This message of unnoticed transformation repeats in the poem “Marriage,” another poem which relies on interrogative statements to form its tone and structure. The initial question “Would you rot for me if I asked?” is bold, direct. The speaker continues the poem by providing an answer: “Most of it would be easy—like trees.” The speaker then acknowledges that the “surprise would come from the inside, / working outward ring by ring.” At first, the marriage experience seems individualized, but just as in ““The Lovers Visit the Museum,” a transformation occurs almost unnoticeably. The speaker suggests “The question would be who cracks first.” Then, the speaker introduces an allusion to death, portrayed as the “final mystery” that occurs “when one, falling, strikes the other.” The speaker once more relies on an interrogative statement, creating an emphatic segue to the poem’s conclusion: “could the stronger stand, / witness the explosion against itself?” The speaker utilizes one more question, elongated into three lines:
Or will the falling one dive through
the softening core, Baucis and Philemon
disintegrating like planes in collision?
The disaster-laden elements may not give readers hope, and they may evoke a prepare-for-the-worst skepticism in readers. If so, then the poem’s final line will undoubtedly shock readers. The speaker concludes the poem with a single line completely separated from the rest of the poem: “These are my wedding proposals.”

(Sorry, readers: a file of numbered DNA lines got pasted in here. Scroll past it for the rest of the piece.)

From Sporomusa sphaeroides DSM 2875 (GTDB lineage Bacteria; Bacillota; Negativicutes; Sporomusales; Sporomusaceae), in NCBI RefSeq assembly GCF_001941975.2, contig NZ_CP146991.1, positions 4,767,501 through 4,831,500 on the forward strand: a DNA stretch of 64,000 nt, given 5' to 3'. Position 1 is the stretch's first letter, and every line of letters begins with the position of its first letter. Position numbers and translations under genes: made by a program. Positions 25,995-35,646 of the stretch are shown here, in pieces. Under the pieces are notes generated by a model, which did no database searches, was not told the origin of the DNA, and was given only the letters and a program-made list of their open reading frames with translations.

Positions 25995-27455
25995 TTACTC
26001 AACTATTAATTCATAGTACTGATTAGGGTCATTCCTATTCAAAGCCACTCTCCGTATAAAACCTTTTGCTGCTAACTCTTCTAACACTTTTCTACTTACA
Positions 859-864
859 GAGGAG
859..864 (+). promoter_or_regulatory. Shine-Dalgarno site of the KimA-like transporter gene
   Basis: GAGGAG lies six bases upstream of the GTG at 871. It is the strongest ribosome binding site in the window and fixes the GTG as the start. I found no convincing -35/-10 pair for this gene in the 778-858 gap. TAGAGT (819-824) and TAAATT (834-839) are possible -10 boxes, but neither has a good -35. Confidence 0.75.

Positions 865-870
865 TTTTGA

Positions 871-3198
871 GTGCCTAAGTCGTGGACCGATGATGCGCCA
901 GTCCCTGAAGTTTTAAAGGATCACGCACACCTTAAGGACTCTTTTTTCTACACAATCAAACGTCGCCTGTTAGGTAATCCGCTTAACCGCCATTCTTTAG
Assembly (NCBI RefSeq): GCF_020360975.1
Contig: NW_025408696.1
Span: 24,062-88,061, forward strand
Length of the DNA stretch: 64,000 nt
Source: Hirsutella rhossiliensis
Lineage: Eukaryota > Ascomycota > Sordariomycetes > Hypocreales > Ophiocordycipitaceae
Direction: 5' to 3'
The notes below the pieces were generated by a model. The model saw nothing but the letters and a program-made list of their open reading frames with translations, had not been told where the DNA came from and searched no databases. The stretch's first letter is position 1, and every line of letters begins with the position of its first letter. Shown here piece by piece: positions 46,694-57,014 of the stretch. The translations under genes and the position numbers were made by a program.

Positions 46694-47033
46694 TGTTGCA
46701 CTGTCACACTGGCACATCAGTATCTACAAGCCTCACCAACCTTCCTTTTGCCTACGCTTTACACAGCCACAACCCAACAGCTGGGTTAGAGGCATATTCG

Nature is also a key figure and theme in Corey’s collection. The most noticeable of the reverent, nature poems is “Exile.” The journey the speaker takes is almost like that of Ish in Earth Abides. Emersonian in tone, the poem examines the idea of home. The speaker observes “Nests and burrows, sheltered corners, / Pockholes in sand, knotholes in bark.” They observe bear caves and beaver caves before they arrive at “the closed-in city: / sheds and shanties, mansions / In their own forests, stacks of dwellings.” Like Emerson, the speaker admits that its civilization’s trappings that often impede one’s ability to recenter and learn from what nature has to offer: I came here to learn, / But there are days when learning means nothing.” What the speaker seeks is education and enlightenment, an admission that reinforces the poem’s Emerson-like take on nature and humanity’s interaction.
“Complicated Shadows,” too, offers readers a nod to Emerson. With its focus on hawks, it waxes in the vein of Robinson Jeffers’ “Hurt Hawks.” In “Complicated Shadows,” humanity is at nature’s mercy, and nature’s grandeur figuratively rises above whatever humans might offer the environment: “To hawks we’re a woodland insect.” The speaker continues, describing how “Each small move we make is shading for one, / quick burning for the other.” The “quick burning” transforms into a graceful, erotic moment: “—our bodies / become one another’s clothing tugged off, / wrapped on, stripped away again in glowing haste.” From this point, the poem develops even more complex transcendentalism, as the couple’s experience in nature as their ”stomachs press close” and they embrace “a pressure of pure darkness / we feel but cannot see.” Thus, “Complicated Shadows” becomes a love letter to not only nature, but also the privacy intimacy offers and a type of communion so few are ever offered.
Meditative and observant, the poems seek to answer some of life’s most frequently asked questions, giving readers a desperately needed intellectual, philosophical experience that challenges the mundanity of the every day. With depth and wit, Stephen Corey tackles life’s most expected and unexpected subjects and layers. As My Age Then Was, So I Understood Them: New & Selected Poems, 1981-2020 offers readers a new type of experience, since Corey’s newer poems provide a fresh lens for the older ones and vice versa. If anything, readers are left with the desire to continue to not only pursue truth, but also the inexperienced parts of their own lives where the best of what life has to offer has yet to be found.